Editing is a Bitch


I mean, a worthwhile past time and necesasary process.

Hey, I spelled ‘necessary’ right! Good sign. (sarcasm…)

As of three minutes ago, I just finished editing, and by proxy reading, my second novel. Now to be clear, I haven’t done that to my first novel yet, but bear with me.

I was required to prepare the first three chapters of both novels (and write Synopses, but that’s a WHOLE other blog post of seething derision) in order to turn in to my potential agent. In the process of editing and perfecting the first chapters of my second novel, I got sucked in and couldn’t stop. When it was time to take a break and give the chapters of my first book (chapters I’d already edited and revised over a year ago) a go, it felt like trudging through three foot snow drifts in comparison. Did I put on my snow shoes and keep trucking? No, I hit the third chapter and returned to the second novel.

Now, I am actually looking forward to assaulting the first again now, but still – I’m prepared for work.

Which brings me to the point of this post. The work.

The work is ESSENTIAL!

Not just the editing of the final product, as that stage is an amazing gift to have to deal with, when you get there. The work I’m referring to is the slugging along, the pounding the keys, the shoveling shit from a seated position, as Stephen King says. The day in and day out process of actually writing is ESSENTIAL! (Can I capitalize that any bigger? Let me find out.)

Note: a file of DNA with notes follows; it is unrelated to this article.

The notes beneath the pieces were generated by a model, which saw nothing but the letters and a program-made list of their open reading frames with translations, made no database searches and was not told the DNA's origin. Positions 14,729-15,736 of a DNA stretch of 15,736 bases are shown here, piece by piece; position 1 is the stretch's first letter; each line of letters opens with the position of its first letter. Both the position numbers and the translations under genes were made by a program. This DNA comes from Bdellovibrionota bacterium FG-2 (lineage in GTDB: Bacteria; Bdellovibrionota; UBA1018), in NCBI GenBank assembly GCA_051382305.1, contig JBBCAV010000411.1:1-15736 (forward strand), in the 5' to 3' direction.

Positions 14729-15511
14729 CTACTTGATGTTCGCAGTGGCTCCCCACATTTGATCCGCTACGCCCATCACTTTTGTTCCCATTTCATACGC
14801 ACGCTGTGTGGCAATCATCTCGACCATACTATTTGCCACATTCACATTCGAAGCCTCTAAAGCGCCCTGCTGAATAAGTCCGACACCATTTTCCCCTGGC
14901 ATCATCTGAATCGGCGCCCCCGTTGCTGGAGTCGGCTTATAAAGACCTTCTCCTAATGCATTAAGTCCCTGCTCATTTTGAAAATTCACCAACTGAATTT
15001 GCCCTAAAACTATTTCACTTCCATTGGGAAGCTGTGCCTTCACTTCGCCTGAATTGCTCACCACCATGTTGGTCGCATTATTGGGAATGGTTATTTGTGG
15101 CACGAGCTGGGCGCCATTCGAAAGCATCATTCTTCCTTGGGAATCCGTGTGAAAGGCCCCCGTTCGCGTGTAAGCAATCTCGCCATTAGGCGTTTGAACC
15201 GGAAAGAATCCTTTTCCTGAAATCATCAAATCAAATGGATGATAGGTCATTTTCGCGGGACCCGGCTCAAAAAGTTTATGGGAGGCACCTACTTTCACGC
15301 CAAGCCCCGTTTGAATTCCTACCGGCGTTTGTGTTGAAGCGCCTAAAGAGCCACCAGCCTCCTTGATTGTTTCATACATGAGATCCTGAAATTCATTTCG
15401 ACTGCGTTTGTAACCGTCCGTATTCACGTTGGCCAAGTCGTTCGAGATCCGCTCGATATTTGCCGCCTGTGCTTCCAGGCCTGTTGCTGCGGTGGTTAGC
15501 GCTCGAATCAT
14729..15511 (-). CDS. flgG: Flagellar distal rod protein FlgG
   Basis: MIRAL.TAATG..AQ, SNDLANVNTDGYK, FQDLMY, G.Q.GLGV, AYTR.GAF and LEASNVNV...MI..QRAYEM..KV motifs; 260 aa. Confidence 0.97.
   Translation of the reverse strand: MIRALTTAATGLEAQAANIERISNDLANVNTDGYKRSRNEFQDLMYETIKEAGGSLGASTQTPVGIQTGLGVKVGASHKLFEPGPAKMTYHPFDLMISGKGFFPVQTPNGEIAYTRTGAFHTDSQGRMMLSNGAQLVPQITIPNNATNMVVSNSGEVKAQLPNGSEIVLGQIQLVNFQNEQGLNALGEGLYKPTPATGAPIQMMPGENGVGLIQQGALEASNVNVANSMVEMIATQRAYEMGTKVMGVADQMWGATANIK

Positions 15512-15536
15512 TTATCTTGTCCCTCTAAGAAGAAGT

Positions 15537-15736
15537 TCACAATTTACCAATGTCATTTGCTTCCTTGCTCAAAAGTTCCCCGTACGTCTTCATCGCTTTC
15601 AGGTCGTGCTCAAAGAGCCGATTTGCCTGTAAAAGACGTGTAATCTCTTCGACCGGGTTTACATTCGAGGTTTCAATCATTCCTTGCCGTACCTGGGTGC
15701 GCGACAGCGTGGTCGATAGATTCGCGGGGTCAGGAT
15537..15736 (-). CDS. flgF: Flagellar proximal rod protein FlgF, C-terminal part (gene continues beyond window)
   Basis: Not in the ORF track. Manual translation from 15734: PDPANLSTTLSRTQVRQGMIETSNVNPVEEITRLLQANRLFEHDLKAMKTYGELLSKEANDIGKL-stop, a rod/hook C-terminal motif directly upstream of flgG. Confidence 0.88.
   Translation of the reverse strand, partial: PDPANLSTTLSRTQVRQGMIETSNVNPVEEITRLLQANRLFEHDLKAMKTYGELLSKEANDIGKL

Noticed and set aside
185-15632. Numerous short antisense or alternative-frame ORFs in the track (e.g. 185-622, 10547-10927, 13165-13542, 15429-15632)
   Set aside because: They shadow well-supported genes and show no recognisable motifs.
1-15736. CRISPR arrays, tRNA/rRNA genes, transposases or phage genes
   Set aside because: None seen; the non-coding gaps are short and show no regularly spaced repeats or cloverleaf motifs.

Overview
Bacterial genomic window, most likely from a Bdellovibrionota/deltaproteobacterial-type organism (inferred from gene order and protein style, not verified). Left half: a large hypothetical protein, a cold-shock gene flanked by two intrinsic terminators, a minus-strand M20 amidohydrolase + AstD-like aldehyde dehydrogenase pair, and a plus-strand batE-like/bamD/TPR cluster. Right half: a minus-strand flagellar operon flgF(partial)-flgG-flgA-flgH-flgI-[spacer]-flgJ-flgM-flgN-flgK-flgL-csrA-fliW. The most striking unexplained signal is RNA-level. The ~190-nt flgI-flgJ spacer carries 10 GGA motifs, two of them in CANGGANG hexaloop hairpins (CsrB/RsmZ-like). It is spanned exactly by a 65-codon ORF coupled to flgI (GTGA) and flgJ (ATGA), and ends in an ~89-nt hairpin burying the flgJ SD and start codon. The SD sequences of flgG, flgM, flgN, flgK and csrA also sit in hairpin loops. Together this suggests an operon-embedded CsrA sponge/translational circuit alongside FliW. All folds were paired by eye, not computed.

Nope, but I can bold it, italicize it, and add exclamation point flavor!

Why do I say this? Well, for one, since starting my first novel in 2009, I have now written two. Yet, more importantly, even if I hadn’t written or finished my second novel by now, when it was time to go back, something magical had happened.

I’d grown. Changed, Shifted my voice, my need for flare and adjectives had been reined in, I’d become more concise, more concrete, and more honest with my writing. Despite having edited those chapters two years ago, when I returned to them, they needed work that only the present day Writer me could do – could see. I can honestly say, that having revisited those pages now, I feel I’ve made the story better, I’ve made the writing better. That, sirs and madams, is magic.

Now, was I scouring How to Write Fiction tomes, or taking literature classes? Reading Keats and Yeats and Dr. Seuss to perfect my craft? No honestly, and that’s a shame. I do read on occasion, and in some stints I absorb fiction like a Shamwow, but at other times, I don’t. Yet, what is constant is the writing, the momentum, the flow of story. I believe that, in and of itself, will teach you lessons you didn’t know you were equipped to be a teacher of.

So, as I feel my eyes heavy from hours of staring back at a glowing screen, I feel certain that I’ve done good work, I’ve fine tuned my creation, and above all I’ve created something of worth.

I’m feeling good today friends. Join me, won’t you? 🙂


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